This research investigates how metaphorical comparison of city to human may help to describe urban theories and solve city design challenges. To achieve this goal, metaphors in theory and practical application in one hand and the anthropological urban theories and practice in the other will be discussed. The discussion on metaphors comprises theories, models and the understanding mechanism of metaphors, and their application on architecture and urban discourses. While, the discussion on anthropological urban theories focuses on theories and practices in which the city is compared to human and argued by means of anatomical arrangement, physiological mechanisms or spiritual concepts. It is believed that, metaphorically structuring city by means of human concepts is beneficial as a comparative method for arguing the architecture of city and simplifying complex urban discourses. A chronological study of comparisons between city and human, from ancient Greek to contemporary time, shows a parallelism between the knowledge about human and the development of anthropological urban theories. Theoreticians and professionals have been benefited this parallelism to argue their theories or projects. But, how this comparison may contribute to meet the urban planning and design challenges is the gap, which this research tries to fill it by answering to the following questions:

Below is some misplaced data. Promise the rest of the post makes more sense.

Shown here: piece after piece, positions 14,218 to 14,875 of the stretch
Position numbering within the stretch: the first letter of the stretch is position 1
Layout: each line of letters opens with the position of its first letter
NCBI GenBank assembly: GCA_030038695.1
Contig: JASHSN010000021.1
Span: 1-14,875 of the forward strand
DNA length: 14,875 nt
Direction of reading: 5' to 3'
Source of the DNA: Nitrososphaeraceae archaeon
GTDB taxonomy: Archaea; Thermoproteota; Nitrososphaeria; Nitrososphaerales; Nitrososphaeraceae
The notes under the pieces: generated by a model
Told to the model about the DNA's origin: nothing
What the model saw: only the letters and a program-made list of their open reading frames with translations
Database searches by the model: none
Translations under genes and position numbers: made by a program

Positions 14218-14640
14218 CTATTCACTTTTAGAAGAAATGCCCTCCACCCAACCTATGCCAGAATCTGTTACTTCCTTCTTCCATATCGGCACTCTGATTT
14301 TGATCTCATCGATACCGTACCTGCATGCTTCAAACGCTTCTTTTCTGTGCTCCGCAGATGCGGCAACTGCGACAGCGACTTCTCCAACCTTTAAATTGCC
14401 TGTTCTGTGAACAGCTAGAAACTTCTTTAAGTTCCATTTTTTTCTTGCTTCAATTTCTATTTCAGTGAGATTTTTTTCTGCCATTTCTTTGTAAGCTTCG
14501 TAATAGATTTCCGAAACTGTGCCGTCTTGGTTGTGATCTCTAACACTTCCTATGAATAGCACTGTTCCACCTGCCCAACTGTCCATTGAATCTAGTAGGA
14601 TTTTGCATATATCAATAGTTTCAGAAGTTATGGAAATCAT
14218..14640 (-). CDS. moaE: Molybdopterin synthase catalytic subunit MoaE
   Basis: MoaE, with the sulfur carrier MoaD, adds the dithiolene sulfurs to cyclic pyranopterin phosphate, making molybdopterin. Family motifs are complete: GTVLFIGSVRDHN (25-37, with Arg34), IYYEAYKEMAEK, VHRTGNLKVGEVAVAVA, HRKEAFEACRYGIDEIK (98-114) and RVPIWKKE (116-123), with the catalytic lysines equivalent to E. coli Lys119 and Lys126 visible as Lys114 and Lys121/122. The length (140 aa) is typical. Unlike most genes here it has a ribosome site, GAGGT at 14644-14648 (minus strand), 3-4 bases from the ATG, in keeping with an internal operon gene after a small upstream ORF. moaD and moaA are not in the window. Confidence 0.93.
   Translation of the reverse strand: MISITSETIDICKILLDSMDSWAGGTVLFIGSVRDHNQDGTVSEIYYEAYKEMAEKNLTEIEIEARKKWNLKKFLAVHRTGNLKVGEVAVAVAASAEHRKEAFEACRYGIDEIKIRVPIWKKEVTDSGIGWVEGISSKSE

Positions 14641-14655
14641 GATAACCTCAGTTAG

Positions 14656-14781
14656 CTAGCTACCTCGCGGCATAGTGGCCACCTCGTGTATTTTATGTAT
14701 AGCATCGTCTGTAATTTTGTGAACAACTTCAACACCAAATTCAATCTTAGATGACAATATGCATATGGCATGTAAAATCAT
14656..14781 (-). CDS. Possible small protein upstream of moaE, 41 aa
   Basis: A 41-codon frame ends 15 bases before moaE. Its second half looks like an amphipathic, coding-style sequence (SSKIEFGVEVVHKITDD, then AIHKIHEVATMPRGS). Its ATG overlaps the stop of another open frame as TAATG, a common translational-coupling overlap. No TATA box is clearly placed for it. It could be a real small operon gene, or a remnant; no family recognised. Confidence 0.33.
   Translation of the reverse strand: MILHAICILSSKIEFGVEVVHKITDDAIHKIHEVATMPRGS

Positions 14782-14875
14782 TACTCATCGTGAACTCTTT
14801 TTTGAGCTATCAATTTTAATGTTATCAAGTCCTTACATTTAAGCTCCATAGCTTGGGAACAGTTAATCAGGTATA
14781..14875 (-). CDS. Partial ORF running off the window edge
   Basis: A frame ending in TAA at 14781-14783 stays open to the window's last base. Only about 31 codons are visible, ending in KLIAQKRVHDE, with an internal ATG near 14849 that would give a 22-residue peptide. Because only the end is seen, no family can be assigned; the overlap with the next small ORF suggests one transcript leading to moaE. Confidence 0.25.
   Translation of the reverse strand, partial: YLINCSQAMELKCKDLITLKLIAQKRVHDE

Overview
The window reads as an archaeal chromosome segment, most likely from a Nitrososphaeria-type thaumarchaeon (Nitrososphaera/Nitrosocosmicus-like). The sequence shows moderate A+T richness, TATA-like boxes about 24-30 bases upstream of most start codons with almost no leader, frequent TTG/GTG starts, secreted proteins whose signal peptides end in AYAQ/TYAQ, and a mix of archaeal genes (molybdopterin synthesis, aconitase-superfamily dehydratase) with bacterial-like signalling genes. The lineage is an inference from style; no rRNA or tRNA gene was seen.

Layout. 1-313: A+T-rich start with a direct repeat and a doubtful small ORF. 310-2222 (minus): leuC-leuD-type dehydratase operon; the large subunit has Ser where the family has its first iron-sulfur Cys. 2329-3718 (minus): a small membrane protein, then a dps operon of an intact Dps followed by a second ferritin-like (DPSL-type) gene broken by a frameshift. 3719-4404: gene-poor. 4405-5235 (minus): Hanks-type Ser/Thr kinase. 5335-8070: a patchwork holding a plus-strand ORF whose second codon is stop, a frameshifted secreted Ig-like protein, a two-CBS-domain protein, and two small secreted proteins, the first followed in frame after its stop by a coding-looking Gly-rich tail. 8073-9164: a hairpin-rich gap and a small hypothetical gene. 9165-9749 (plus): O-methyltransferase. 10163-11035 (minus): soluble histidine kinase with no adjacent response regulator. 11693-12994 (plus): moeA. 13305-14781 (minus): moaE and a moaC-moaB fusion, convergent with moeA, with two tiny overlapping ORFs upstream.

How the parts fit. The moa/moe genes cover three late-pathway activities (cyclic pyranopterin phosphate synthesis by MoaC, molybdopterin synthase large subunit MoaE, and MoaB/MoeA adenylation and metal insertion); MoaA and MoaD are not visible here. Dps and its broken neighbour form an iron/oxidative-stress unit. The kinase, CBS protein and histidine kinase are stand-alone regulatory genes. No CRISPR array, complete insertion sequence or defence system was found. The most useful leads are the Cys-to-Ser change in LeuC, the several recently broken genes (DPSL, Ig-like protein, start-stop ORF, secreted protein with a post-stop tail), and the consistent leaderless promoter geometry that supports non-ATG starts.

- What triggers philosophers, planners and architects to compare city to human?
- How this comparison helps them to argue their theories or projects?
- And how does it help to meet their planning and design challenges?
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